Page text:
The three big ski operators have lodged some of this year’s biggest wage subsidy claims, with Level 4 lockdown leaving their big seasonal workforces idle
The subsidies paid to the ski field operators in last year’s Alert Level 4 were insignificant; the three big players claimed subsidies for 251 staff between them.
But that’s changed dramatically. This year’s lockdown hit them smack in the middle of their peak season. And this week, they were approved $2.75m in wage subsidies for 2453 staff – a tenfold increase on the number they claimed for last lockdown.
NZSki, which manages Coronet Peak, The Remarkables and Mt Hutt Ski Areas, has claimed $1,174,952 for 1,045 workers. Cardrona Alpine Resort, which also owns Treble Cone, has claimed $956,080 for 861 workers, and in the North Island, Ruapehu Alpine Lifts has been granted $620,968 for 547 staff.
The three companies have barely three months to turn a buck each year, and take on seasonal workers for that time. So this lockdown will cost them at least a third of their year’s revenue. Even though they can now reopen at Level 2, the Aucklanders and Australians who make up half their customers are missing.
“There are only three revenue-making months for a ski resort – July, August and September – yet the expenses of running a ski resort are obviously year-round. When you know out a third of that, it’s really significant to our financial viability.”
Bridget Legnavsky, chief experiences officer for the company that owns Cardrona and Treble Cone ski fields, was up on the slopes at the weekend. The ski field was well-supported by Wanaka and Queenstown locals on Saturday, she said. “When the weather is good, the locals do come out, which is great.”
But with cold, grey weather on Sunday, she had the slopes almost to herself. The two ski fields were operating at about 30 to 50 percent of what they should be at this time of year, she said. Out-of-town visitors would have provided a greater consistency in filling their capacity.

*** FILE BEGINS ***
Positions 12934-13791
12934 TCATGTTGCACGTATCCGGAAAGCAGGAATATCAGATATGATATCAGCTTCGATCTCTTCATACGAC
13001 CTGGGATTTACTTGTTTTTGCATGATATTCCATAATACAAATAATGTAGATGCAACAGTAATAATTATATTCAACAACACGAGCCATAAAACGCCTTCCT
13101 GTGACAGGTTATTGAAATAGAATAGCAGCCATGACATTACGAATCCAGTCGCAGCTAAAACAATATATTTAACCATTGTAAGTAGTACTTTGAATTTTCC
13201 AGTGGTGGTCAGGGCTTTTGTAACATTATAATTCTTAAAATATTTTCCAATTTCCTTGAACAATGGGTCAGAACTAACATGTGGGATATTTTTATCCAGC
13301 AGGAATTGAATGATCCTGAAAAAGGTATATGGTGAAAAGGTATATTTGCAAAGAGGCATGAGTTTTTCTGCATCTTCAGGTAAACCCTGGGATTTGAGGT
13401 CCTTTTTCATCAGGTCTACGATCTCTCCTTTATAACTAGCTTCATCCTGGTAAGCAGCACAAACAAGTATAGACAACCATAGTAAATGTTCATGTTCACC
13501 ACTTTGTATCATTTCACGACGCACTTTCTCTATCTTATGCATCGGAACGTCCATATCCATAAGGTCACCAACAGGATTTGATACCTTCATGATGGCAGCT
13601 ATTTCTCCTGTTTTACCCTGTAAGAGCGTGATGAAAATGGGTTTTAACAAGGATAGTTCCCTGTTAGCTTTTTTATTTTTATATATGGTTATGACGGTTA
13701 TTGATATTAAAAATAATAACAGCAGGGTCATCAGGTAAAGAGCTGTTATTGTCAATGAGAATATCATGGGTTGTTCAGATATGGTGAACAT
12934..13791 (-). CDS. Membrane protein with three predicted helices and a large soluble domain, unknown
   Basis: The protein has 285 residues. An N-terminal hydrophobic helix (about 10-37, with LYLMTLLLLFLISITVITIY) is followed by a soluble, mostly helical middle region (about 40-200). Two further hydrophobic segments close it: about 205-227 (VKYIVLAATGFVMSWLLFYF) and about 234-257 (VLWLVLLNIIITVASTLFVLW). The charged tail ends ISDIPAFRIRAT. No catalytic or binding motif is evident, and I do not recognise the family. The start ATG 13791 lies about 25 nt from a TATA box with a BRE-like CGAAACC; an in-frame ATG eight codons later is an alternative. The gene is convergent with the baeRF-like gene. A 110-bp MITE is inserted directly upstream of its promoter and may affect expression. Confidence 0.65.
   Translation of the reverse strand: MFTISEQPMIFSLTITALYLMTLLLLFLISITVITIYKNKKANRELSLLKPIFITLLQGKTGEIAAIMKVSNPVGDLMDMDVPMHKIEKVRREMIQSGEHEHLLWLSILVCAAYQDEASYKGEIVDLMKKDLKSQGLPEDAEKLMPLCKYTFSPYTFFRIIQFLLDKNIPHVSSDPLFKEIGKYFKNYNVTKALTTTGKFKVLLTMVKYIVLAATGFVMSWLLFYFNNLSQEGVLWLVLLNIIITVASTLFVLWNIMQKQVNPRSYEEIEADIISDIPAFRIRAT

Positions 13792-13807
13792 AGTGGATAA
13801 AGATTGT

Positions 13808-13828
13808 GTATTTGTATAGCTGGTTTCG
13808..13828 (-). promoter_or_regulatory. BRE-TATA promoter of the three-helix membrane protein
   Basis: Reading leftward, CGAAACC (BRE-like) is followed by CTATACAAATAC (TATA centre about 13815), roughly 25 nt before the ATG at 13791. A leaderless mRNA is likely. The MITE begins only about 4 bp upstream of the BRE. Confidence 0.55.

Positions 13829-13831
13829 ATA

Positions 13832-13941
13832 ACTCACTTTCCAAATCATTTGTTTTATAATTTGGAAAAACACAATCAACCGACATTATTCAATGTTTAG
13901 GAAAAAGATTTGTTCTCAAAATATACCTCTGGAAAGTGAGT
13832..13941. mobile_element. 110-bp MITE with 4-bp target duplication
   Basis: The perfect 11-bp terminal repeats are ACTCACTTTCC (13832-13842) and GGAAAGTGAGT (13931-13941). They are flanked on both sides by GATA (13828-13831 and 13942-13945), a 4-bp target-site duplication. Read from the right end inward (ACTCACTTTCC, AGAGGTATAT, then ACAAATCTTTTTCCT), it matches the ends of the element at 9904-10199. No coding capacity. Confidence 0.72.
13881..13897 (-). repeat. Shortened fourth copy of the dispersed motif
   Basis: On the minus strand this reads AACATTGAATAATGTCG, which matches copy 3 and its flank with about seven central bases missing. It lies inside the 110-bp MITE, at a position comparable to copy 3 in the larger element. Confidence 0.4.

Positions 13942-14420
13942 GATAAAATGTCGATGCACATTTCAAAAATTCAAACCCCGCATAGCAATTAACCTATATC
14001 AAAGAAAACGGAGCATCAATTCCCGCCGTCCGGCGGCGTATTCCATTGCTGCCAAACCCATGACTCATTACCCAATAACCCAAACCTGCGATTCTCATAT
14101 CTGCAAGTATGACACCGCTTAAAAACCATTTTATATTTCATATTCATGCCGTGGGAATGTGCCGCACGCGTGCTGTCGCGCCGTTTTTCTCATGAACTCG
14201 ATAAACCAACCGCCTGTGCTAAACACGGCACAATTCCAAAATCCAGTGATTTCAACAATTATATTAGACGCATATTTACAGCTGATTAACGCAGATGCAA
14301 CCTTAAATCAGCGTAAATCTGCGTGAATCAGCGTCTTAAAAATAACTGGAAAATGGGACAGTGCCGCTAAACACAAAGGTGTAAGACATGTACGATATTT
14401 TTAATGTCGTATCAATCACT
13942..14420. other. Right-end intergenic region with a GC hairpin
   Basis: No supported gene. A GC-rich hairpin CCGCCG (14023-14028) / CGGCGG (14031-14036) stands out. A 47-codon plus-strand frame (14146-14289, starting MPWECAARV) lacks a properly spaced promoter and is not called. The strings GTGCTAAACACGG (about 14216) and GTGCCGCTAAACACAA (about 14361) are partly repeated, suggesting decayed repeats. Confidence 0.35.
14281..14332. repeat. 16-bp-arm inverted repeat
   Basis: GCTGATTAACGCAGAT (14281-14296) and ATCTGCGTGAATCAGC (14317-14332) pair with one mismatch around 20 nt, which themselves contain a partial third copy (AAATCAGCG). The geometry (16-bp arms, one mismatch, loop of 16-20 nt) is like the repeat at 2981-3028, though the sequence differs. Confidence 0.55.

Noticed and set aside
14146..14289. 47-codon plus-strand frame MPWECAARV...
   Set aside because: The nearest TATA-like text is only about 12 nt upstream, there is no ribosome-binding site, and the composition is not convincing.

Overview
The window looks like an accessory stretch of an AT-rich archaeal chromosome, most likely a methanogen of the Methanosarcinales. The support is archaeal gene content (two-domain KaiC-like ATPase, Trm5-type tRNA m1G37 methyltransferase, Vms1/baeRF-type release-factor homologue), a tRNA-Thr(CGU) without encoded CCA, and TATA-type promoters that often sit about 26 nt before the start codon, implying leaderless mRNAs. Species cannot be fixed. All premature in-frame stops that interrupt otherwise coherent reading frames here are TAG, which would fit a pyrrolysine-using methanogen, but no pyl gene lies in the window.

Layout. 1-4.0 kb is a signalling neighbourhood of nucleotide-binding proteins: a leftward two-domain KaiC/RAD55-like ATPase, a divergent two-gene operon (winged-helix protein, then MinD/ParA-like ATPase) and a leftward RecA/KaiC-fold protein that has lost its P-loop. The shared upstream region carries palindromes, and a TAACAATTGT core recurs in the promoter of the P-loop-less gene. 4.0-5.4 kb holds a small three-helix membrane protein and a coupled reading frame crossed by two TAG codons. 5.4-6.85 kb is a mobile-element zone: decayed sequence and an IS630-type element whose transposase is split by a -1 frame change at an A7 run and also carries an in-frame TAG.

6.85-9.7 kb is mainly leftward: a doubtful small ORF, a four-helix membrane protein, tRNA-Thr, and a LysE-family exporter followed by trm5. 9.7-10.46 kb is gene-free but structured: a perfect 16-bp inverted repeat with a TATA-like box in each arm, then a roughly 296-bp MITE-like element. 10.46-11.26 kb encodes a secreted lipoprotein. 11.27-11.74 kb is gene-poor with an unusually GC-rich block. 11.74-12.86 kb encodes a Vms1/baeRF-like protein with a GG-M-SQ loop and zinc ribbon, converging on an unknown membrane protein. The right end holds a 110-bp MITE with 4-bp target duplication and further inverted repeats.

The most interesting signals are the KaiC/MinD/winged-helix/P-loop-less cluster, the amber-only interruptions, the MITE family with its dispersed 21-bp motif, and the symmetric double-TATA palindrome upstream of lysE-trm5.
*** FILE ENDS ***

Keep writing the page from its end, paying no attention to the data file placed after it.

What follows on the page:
“I think we’re all scrambling to make this season actually work, but I think what we’re all aware of is it’s put us backwards for years coming up.”
Legnavsky said their two ski fields would be lucky to hit 150,000 visits to the slopes this year – less than half the numbers through the turnstiles in 2019.
To further complicate matters, even the visitors they do get at Covid Level 2 are constrained in what they can do. The company usually turns a good dollar of food and drink sales – but this year it’s encouraging skiers and boarders to bring a picnic instead, and sit in their cars to eat it.
That’s because they are allowed only 50 people at a time in their restaurants, and social distancing imposes further constraints.
“There’s no doubt, if we didn’t have the wage subsidy we’d have to be making people redundant. We usually expect to make a profit at the end of each season. But I doubt any of us will be anywhere near making a profit this year.”
– Bridget Legnavsky, Wayfare
“So low on the hot chips sales, low on the beer. It’s really hard for us to drive yield, because we are so choked up in terms of things like food and beverage, and our ability to offer our guests more than just a lift ticket. That makes it even tougher.”
The decision to keep Auckland at Alert Level 4, announced this week, triggers a third round of the Wage Subsidy Scheme – and that’s not limited just to Auckland businesses.